Current situation

Winter and spring see lots of controlled burns in Oregon to eliminate piles of woody debris left over after logging or thinning. Embers buried in the ashes of these pile burns can sometimes reignite even days after a fire appears to be out, especially if winds blow away ashy debris. The same winds can then fan smoldering embers back to life. That's why it's a good idea to keep checking old pile burns to ensure no hot spots have rekindled.

Tuesday, August 19, 2014

Oregon Dept of Forestry Fire Update for August 19, 2014


The Old Blue Mountain Fire was reported to the Salem Coordination Center this morning.

Monday's thunderstorms spread lightning across the Siskiyou Mtns in southwest Jackson County and southeast Josephine County with eight fires found so far. All but one are under an acre in size, the largest is the 40-acre Old Blue Mountain Fire located approximately 8 miles south of the city of Rogue River.

It is estimated at 60 acres and has a fire line around 75 percent of the perimeter. A roadblock is in place on the Right Fork of Foots Creek Rd to restrict access to fire-related traffic.

No evacuations have been requested. Reconnaissance flights are searching for holdover fires

Gulch Fire
The Gulch Fire was reported Sunday five miles south of Wallowa. Aggressive initial attack took place on this 46-acre fire; it is now contained and controlled, and in patrol status.

Rogue River Drive Fire

Located near Shady Cove in Jackson County 15 miles north of Medford, The Rogue River Drive Fire is currently at 492 acres and 70% contained. No structures have been lost.

More information: ODF Medford Unit 541-664-3328, Southwest Oregon District Blog -
South Fork Complex (partially on ODF protected lands). These July 31 lightning-caused fires cover approximately 65,138 acres and are 78% contained.
A closure is in place on the Malheur and Ochoco National Forests surrounding the fires.

More information online:  
Fire Information Office Phone: 1-866-347-0636 


ODF is responsible for fire protection on about 16 million acres of private and state-owned forest and grazing land, and on certain other public forestlands including those owned by the U.S. Bureau of Land Management in western Oregon. Fires may cross ownerships, and because of the need to share firefighting resources, agencies work closely together.

This update focuses primarily on firefighting activity on Oregon Department of Forestry-protected lands involving fires 10 acres or larger in size or of other significance. It also reports on ODF’s major actions as a partner with other agencies.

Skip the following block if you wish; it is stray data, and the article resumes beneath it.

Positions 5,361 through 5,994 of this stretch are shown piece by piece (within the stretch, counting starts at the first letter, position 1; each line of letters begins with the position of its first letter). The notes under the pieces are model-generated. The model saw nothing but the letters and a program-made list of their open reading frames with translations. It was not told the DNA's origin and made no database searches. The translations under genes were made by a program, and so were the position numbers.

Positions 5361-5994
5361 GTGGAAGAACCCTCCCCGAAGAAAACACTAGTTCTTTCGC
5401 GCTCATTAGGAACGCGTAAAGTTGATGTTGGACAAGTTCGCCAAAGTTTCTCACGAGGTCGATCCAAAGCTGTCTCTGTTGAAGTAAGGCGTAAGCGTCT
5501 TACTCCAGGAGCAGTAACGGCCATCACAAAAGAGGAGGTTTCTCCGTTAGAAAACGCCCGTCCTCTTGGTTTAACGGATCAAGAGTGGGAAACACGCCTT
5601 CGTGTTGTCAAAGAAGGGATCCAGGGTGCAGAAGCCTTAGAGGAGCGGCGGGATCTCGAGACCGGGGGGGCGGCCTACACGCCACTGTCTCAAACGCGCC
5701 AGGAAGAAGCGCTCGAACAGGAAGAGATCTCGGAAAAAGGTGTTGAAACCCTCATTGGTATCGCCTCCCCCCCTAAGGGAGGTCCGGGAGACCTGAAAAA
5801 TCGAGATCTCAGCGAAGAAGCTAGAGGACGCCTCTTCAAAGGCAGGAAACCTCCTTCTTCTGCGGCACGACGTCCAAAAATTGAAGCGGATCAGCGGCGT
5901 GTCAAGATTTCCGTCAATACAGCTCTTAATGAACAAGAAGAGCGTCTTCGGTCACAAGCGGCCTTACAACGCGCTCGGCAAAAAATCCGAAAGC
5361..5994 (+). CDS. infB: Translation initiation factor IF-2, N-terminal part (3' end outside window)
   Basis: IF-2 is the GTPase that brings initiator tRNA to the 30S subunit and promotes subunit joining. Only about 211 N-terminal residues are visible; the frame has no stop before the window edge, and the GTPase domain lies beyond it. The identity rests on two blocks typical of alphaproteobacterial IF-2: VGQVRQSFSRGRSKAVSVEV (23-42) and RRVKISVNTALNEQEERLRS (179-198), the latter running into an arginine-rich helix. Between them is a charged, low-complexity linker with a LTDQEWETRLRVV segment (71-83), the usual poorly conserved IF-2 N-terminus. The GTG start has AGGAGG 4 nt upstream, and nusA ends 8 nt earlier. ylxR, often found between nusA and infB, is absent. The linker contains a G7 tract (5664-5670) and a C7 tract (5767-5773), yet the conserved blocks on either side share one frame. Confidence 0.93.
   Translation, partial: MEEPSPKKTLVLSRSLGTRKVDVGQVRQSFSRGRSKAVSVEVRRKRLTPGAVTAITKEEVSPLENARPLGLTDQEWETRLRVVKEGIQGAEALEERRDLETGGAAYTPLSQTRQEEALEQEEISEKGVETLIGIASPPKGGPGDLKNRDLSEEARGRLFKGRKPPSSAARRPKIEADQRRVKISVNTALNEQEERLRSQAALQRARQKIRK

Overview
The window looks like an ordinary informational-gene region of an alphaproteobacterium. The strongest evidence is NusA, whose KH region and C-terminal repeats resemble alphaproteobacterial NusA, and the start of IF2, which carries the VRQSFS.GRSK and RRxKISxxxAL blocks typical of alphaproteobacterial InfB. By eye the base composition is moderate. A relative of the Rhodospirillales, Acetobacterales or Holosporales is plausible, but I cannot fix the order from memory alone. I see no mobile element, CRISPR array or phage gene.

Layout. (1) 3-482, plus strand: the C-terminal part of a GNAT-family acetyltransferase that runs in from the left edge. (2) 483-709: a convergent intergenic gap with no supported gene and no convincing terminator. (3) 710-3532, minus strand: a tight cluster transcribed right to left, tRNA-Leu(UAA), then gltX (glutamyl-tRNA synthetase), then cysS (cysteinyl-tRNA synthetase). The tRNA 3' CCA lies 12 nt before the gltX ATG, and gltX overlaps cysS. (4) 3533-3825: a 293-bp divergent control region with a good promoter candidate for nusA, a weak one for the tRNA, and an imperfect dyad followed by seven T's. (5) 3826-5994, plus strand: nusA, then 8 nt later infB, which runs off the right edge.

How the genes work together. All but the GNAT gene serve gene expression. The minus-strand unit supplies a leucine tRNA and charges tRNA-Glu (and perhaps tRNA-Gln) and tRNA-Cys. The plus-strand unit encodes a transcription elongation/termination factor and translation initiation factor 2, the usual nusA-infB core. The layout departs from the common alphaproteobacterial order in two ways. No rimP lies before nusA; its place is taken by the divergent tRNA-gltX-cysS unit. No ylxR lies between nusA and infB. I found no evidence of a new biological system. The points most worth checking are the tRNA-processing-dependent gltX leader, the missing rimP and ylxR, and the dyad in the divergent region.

More information on these fires can be found at: and

Statewide air quality index readings are available at


ODF maintains a blog at, which includes comprehensive breaking news on wildfires statewide, along with current fire statistics, and a frequently updated Twitter feed at For information on wildfires in other jurisdictions within Oregon, go to the Northwest Interagency Coordination Center website, and to the national Incident Information System website at Statewide air quality index readings are available at


News media may call the Fire Information Duty Officer, (see below), 24/7 for fire information. The duty officer will call back promptly. Media may also call the Oregon Department of Forestry headquarters office, 503-945-7200, weekdays during business hours.

Cynthia Orlando, ODF
Desk 503.945.7421 Cell 503.510.7972



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Comments and questions

The purpose of this blog is to provide breaking news about wildfire activity on the forestlands protected by the Oregon Department of Forestry. We invite you to post questions or comments you have about current wildfires. Please keep your posts civil and free of profanity. You are also welcome to contact us by email at:

Current wildfire info

Cool, wet weather in the winter of 2016-17 ended Oregon's long drought and left a thick mountain snowpack. It didn't take long for that to melt and vegetation to dry out due to a series of heatwaves and a prolonged stretch of dry weather over the summer. As forest fuels dried, fires started and spread, many from lands adjacent to those protected by ODF, such as the Chetco Bar Fire in Curry County. That one fire accounted for 46% of the 47,537 acres of land protected by ODF which burned in 2017. Of fires originating on ODF-protected land, 95% were put out at less than 10 acres.

What we do

Protection jurisdiction

The Oregon Dept. of Forestry protects 16 million acres of private and public forestlands from wildfire. This includes all private forestlands in Oregon as well as state and local government-owned forests, along with 2.8 million acres of federal Bureau of Land Management lands in the western part of the state. In total there are about 30.4 million acres of forest in Oregon.

Fire suppression policy

The department fights fire aggressively, seeking to put out most fires at 10 acres or smaller. This approach minimizes damage to the timber resource and fish and wildlife habitat, and protects lives and property. It also saves money. While suppressing large fires can cost millions of dollars, economic and environmental damage from wildfires can be many times greater.


About Me

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Oregon Dept. of Forestry's public information officers in Salem, Ore., maintain this blog. During the wildfire season, we spend much of our time reporting on fires and firefighting to news media and the public.